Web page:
Estimated read time: 2 minutes
Many content marketing projects I’ve been part of over the years focus on creating new content.
What should we write today?
What’s new to tweet?
What’s a new angle on an old story?
And some of that is needed – especially in new projects when little content exists. When that’s the case we need to focus on creating new content and distributing it. Obviously.
But once we have a ton of content what about the old stuff? How much time should we spend on it? You’ve heard me say that journalists make some of the best content marketers but this is where journalists – including myself – often struggle.
Journalists create new content and don’t focus on updating old stuff. That made sense in a world of printed newspapers, magazines and brochures. It doesn’t in a world of digital where last year’s story on whatever is still publicly available.
I wouldn’t recommend deleting old content as a general rule just so we can create new content. That doesn’t seem efficient.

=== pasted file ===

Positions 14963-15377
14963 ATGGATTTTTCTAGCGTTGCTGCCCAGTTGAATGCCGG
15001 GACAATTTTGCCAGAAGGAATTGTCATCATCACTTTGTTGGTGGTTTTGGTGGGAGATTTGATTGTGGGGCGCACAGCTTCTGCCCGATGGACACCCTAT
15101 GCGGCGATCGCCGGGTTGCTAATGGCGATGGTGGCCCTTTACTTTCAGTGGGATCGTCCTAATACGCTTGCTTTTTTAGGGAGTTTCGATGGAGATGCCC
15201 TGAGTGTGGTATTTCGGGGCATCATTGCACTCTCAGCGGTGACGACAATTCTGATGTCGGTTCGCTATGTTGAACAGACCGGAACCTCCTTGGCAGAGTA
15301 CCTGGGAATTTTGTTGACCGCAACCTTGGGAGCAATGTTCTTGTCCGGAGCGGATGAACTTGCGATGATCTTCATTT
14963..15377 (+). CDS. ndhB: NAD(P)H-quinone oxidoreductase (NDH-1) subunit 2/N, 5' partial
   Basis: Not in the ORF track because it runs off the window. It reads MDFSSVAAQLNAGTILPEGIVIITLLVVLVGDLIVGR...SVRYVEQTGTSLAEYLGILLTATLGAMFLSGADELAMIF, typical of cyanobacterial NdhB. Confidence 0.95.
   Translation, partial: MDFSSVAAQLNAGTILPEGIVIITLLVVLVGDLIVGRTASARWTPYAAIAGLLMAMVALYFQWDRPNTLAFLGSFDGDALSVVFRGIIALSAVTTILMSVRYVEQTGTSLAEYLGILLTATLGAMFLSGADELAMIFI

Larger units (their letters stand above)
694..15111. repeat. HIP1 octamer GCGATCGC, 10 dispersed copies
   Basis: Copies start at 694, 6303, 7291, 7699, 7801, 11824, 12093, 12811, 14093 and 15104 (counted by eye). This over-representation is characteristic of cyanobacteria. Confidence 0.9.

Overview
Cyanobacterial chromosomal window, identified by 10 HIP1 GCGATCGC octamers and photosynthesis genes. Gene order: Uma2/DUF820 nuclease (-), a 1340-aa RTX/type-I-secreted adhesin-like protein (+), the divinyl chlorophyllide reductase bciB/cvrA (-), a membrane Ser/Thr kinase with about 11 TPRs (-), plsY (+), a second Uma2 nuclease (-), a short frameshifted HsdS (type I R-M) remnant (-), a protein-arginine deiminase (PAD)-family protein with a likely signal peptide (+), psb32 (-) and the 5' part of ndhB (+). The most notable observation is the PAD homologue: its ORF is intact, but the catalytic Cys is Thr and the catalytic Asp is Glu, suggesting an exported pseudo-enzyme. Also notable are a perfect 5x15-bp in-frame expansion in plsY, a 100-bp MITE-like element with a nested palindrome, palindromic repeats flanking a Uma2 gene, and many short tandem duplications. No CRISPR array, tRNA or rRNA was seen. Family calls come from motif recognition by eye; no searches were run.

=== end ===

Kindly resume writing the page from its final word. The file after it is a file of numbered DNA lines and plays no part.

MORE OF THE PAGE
Go back and update and optimize the content you already have and re-distribute it. Spend the time that was supposed to be spent on that on optimizing and distribution. If you have separate teams for distribution and creation, congrats the creators now freed up time for creating other content!
I know some of you want a formula. ??♂️
Here you go (as a guide and this depends on team size)
Early on: 100 percent creation and distribution.
Then slowly shift that.
I probably wouldn’t tilt it further than 70 new and 30 optimization, but that’s mostly a gut feeling. You have to have a lot of content to push that to 60-40.
For example, I have over half a million words on here and around 900 posts. The readership numbers compound, of course, but there are maybe 10 homeruns, some triples, more doubles, a ton of singles and even more strike outs.
I saw this the other day when I was looking at a new article which moved to No. 7 most read. That’s about as far as it could rise, too, quickly with the first six drawing traffic consistency.
I should spend most of my updating time on the high-performing homeruns and the triples and doubles to see if I can push them further.
Sometimes instead of restarting a topic I might take an old article as a jump start for a new expansion to it.
Certainly there can be many reasons why your teams prefer new creation. Sometimes they are very good reasons and sometimes they are just personal preference. I would go with what the numbers show works and if old articles already perform why not maximize that!
Freeing up time to try new ways of content creation is also a plus!